Author: Sarah Birkett

Cyber Security Strategy discussion paper launched

This week saw the launch of a discussion paper for the Australian Government’s 2023-2030 Australian Cyber Security Strategy. The discussion paper refers to the lofty aim of making Australia the most cyber secure nation by 2030.

The discussion paper, which acknowledges that the Australian Government was “ill-equipped” to respond to the large scale data breaches which occurred in 2022 (namely Medibank and Optus), emphasises the importance of protecting customer data and enduring that Australians can continue to access critical services in the event of a cyber-attack.

One of the core policy areas that will be addressed in the Strategy is the “enhancement and harmonisation of regulatory frameworks”.  Several options are being considered to give effect to this, including:

  • Development of best practice cyber security standards.
  • New laws, such as a Cyber Security Act, to provide a more explicit specification of cyber security obligations;
  • Expansion of the existing Security of Critical Infrastructure Act to include customer data and systems within the definition of critical assets. This proposal is particularly controversial given the power for the Australian Signals Directorate to “step-in” and control critical assets as a measure of last resort under that Act; and
  • A single reporting portal for all cyber incidents, to harmonise the existing requirements to report separately to multiple regulators.

Additional policy areas identified for further consideration in the discussion paper include:

  • Developing national frameworks to respond to major incidents, including the development of fit-for-purpose approaches to incident management and coordination and ensuring that post-incident reviews of major incidents are conducted and root cause findings shared.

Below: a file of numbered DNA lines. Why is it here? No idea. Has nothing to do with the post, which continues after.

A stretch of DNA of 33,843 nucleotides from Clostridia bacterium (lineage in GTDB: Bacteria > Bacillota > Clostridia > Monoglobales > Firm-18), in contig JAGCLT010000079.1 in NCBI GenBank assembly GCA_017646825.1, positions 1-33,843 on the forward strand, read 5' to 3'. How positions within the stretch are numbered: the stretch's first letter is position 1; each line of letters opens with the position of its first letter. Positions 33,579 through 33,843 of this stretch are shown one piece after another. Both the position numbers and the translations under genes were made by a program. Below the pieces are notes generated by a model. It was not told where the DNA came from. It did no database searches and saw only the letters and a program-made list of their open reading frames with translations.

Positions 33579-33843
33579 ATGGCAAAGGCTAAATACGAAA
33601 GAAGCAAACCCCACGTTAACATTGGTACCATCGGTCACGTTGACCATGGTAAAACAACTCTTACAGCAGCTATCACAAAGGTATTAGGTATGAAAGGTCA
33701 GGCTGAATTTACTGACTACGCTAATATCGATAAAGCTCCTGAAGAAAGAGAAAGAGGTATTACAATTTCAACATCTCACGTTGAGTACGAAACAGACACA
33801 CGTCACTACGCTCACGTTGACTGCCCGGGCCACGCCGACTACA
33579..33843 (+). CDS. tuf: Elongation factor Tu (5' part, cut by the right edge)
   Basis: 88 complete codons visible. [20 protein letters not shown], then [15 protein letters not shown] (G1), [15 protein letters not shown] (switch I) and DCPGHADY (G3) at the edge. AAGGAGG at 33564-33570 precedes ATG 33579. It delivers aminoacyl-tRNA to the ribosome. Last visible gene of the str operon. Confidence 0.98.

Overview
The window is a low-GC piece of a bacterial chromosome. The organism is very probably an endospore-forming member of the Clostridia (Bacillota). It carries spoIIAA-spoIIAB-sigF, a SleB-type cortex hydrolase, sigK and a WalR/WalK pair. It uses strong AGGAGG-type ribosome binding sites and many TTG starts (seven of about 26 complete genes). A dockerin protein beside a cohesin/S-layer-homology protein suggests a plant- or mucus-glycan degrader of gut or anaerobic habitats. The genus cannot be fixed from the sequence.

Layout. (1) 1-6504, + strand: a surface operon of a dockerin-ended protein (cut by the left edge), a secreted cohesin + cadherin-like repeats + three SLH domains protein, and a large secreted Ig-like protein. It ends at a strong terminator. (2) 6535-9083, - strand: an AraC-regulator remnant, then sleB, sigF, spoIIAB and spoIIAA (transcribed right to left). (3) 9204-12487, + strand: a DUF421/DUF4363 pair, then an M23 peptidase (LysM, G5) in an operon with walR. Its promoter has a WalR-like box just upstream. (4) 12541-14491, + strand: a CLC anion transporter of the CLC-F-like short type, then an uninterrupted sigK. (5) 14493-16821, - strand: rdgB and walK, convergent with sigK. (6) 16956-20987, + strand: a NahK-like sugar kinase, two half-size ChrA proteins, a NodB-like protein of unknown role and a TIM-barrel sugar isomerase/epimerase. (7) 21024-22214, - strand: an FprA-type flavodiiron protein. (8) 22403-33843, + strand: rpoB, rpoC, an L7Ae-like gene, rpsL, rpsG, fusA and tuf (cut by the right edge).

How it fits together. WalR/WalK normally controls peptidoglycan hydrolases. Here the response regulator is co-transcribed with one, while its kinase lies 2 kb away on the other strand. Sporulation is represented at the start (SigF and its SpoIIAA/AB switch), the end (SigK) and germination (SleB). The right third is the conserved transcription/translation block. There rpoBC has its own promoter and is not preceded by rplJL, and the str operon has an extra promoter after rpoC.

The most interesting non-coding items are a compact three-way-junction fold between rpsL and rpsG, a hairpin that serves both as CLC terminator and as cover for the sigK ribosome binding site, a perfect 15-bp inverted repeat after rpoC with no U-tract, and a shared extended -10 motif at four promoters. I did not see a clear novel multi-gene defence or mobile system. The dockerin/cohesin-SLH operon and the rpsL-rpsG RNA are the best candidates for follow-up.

• Designing and sustaining security in new technologies, such as quantum computing, IoT and AI, each of which have the potential to significantly impact, and be impacted by, cyber security issues.
  • Supporting Australia’s cyber security workforce and skills pipeline.

The Strategy is expected to be finalised by the end of 2023.  An Expert Advisory Board has been established to assist with development of the Strategy, and is inviting consultations on the areas outlined in the discussion paper until 15 April 2023.

Establishment of Cyber Security Coordinator to assist with coordinated responses to cyber attacks

Since the release of the discussion paper, the Federal Government has announced its intent to establish a national Coordinator for Cyber Security.

The Coordinator will form part of a broader National Office for Cyber Security and will be responsible for ensuring a “centrally coordinated approach” to cyber security, including coordination of major incidents.

Latest data breach statistics show that data breaches are on the rise

The launch of the cyber security discussion paper coincides the with publication of the Office of the Australian Information Commissioner’s latest statistics on the notifiable data breach regime.

These statistics confirm the commonly held view that data breaches are on the rise in Australia.

The 6 month period from July – December 2022 saw a 26% increase in the number of data breaches reported against the previous 6 month period.  For breaches caused by criminal or malicious attacks, the increase was 46% for the same period.  Health care and financial services remain the two highest reporting sectors.

Significantly there were five breaches which impacted more than 1 million Australians –with one impacting more than 10 million. Whilst the high-profile incidents affecting Optus and Medibank account for two of these incidents, these statistics highlight that several major data breaches have gone unreported in Australia.